Pharmacology Update By William T. Elliott
Paroxetine Capsules (Brisdelle)
By William T. Elliott, MD, FACP, and
James Chan, PharmD, PhD
Dr. Elliott is Chair, Formulary Committee, Northern
California Kaiser Permanente; and Assistant Professor
of Medicine, University of California, San Francisco.
Dr. Chan is Pharmacy Quality and Outcomes Manager, Kaiser Permanente, Oakland, CA
Drs. Elliott and Chan report no financial relationships relevant to this field of study.
The FDA has approved paroxetine for the treatment of hot flashes (vasomotor symptoms) in postmenopausal women — the first nonhormone product to be approved for this indication. Paroxetine is the same drug as the widely used serotonin reuptake inhibitor (SSRI) Paxil. It is dosed at 7.5 mg, which is lower than the initial dose for depression (20-25 mg). It will be marketed by Noven Therapeutics as Brisdelle.
Paroxetine (7.5 mg) is indicated for the treatment of moderate-to-severe vasomotor symptoms associated with menopause (VMS).1
The recommended dose is 7.5 mg taken at bedtime.1 It is available as 7.5 mg capsules.
Paroxetine provides a different mechanism of action for VMS and is the only FDA-approved, nonhormone treatment for this indication. It does not carry the same risk factors associated with hormonal treatment (e.g., thromboembolic events, breast cancer).
Paroxetine does not affect other problems associated with menopause such as vaginal atrophy and reduction in bone mineral density. It may actually increase the risk of fractures.1 Paroxetine may be less effective than hormonal treatment and reduces the effectiveness of tamoxifen.1 Paroxetine has a completely different safety profile compared to estrogens. It also carries the same boxed warning for suicide risk as the antidepressant form of the drug.
The safety and efficacy of paroxetine were evaluated in two randomized, double-blind, placebo-controlled studies. Subjects (n = 1174) with moderate-to-severe VMS (minimum of 7-8 per day at baseline, ≥ 50 per week, 30 days prior to treatment initiation) were randomized to paroxetine 7.5 mg at bedtime or placebo. One study was 12 weeks and the second was 24 weeks. The study population had an average age of 54-55 years, two-thirds to three-fourths were Caucasian, 81-82% were naturally menopausal, median VMS frequency was about 10 per day with a median severity of 2.5 (0-4 scale). The co-primary efficacy endpoints were the reduction from baseline in VMS frequency and severity at week 4 and 12. The persistence of benefit was assessed in the 24-week study. Analysis was by modified intent-to-treat requiring a valid baseline value and at least one dose taken. Paroxetine treatment showed a placebo-subtracted difference of -1.2 and -1.3 for median frequency reduction at week 4 and -0.9 and -1.7 at week 12. Severity was reduced by -0.05 and -0.03 at week 4 and -0.04 and -0.05 at week 12. This represents about an unadjusted 40% reduction in VMS and only a 12% reduction relative to placebo due to a high placebo effect (26-30% reduction). Reduction in severity is about 0.5 points on the severity scale. For subjects categorized as responders (≥ 50% reduction in frequency) at week 12, 48% of those randomized to paroxetine maintained this level of efficacy at week 24 compared to 36% for placebo. Common adverse reactions (compared to placebo) were headache (6.3% vs 4.8%), fatigue/malaise/lethargy (4.9% vs 2.8%), and nausea/vomiting (4.3% vs 2.3). There are currently no published comparative studies between paroxetine 7.5 mg vs hormonal treatment. The FDA only approved the 7.5 mg dose for VMS. Greater effectiveness has been previously reported with higher doses of paroxetine (12.5-25 mg); mean reduction of hot flash composite scores (frequency × severity) were 62.2% and 64.6% for the two doses of paroxetine, compared to 37.8% for placebo.2 These doses likely would be associated with a higher frequency of side effects. Low-dose estrogen appears to be more effective. It has been reported to reduce the number of VMS episodes by 65% compared to 35-40% for placebo.3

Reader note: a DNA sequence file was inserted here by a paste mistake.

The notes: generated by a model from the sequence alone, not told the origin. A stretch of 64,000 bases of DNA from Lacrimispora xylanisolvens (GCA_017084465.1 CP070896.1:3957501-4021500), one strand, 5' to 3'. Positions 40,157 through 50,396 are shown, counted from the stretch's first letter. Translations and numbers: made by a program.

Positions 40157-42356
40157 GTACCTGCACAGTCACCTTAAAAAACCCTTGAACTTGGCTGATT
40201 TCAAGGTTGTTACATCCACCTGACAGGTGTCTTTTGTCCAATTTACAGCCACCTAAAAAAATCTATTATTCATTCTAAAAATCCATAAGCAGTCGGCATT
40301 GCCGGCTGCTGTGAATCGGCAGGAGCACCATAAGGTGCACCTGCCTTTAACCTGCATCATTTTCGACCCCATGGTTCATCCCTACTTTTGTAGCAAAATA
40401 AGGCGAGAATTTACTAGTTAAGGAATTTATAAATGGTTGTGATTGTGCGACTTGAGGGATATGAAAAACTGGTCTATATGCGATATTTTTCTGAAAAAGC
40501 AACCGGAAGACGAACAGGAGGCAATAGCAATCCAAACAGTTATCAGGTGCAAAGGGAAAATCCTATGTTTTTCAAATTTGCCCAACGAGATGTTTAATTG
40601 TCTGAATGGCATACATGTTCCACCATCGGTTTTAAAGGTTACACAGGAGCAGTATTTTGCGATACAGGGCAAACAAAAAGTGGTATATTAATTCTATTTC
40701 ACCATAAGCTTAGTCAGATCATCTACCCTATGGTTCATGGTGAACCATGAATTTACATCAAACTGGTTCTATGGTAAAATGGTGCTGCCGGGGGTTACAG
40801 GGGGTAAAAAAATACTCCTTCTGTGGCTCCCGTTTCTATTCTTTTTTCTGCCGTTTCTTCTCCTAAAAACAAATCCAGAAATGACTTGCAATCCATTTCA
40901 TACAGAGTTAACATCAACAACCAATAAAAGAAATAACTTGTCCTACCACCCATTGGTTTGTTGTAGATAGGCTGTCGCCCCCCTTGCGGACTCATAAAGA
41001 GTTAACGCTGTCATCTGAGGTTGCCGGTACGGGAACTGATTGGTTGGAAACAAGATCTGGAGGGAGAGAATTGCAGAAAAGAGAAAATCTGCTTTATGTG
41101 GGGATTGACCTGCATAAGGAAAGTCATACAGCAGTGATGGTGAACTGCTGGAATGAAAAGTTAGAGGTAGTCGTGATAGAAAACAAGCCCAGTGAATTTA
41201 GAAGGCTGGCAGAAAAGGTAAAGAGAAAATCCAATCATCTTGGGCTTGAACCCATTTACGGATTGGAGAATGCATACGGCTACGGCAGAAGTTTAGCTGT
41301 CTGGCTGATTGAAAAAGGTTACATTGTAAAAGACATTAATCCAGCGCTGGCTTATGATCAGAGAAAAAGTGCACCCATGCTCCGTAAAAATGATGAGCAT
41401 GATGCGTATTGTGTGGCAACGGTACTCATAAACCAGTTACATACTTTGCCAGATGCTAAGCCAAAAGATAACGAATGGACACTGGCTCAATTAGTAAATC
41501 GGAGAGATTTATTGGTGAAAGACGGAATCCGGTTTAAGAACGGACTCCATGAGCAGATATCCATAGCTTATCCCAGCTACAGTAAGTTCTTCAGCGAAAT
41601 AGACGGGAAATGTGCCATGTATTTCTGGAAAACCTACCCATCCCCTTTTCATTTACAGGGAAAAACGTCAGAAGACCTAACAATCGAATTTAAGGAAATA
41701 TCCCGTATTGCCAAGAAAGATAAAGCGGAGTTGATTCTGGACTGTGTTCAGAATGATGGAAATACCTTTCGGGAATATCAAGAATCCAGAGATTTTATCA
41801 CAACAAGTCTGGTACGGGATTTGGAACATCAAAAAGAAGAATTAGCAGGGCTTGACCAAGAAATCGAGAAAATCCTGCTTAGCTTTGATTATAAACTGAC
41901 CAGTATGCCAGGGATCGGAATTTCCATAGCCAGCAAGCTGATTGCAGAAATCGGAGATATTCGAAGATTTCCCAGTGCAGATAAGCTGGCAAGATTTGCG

Hot flashes significantly affect quality of life of menopausal women. A recent survey by the North American Menopause Society (NAMS) reported that 89% of respondents reported experiencing hot flashes and about 50% were moderate and 34% were severe.4 Hormone therapy is still the most effective treatment.5 However, this may not be an option for certain patients (e.g., intolerance, increased breast cancer risk). Interestingly, in the same NAMS survey, 85% felt traditional hormone treatment was unsafe, suggesting a desire for nonhormone options. Antidepressants such as venlafaxine and paroxetine have been widely studied as nonhormonal alternatives and appear to be the most consistent in effectiveness.6,7 Paroxetine is the first to be approved and provides modest benefit in relieving VMS.
1. Brisdelle Prescribing Information. Miami, FL: Noven Therapeutics; June 2013.
2. Stearns V, et al. Paroxetine controlled release in the treatment of menopausal hot flashes: A randomized controlled trial. JAMA 2003;289:2827-2834.
3. Ettinger B. Vasomotor symptom relief versus unwanted effects: Role of estrogen dosage. Am J Med 2005; 118(Suppl 12b):S74-S78.
4. http://www.menopause.org/for-women/menopause-take-time-to-think-about-it/consumers/2013/05/14/results-of-our-survey-on-nonhormonal-treatment-for-menopause-symptoms. Accessed July 6, 2013.
5. http://www.menopause.org/for-women/menopauseflashes/the-experts-do-agree-about-hormone-therapy. Accessed July 6, 2013.
6. Pinkerton JV, et al. Advances in the treatment of menopausal symptoms. Womens Health 2009;5:361-384.
7. Carroll DG, Kelley KW. Use of antidepressants for management of hot flashes. Pharmacotherapy 2009;29: 1357-1374.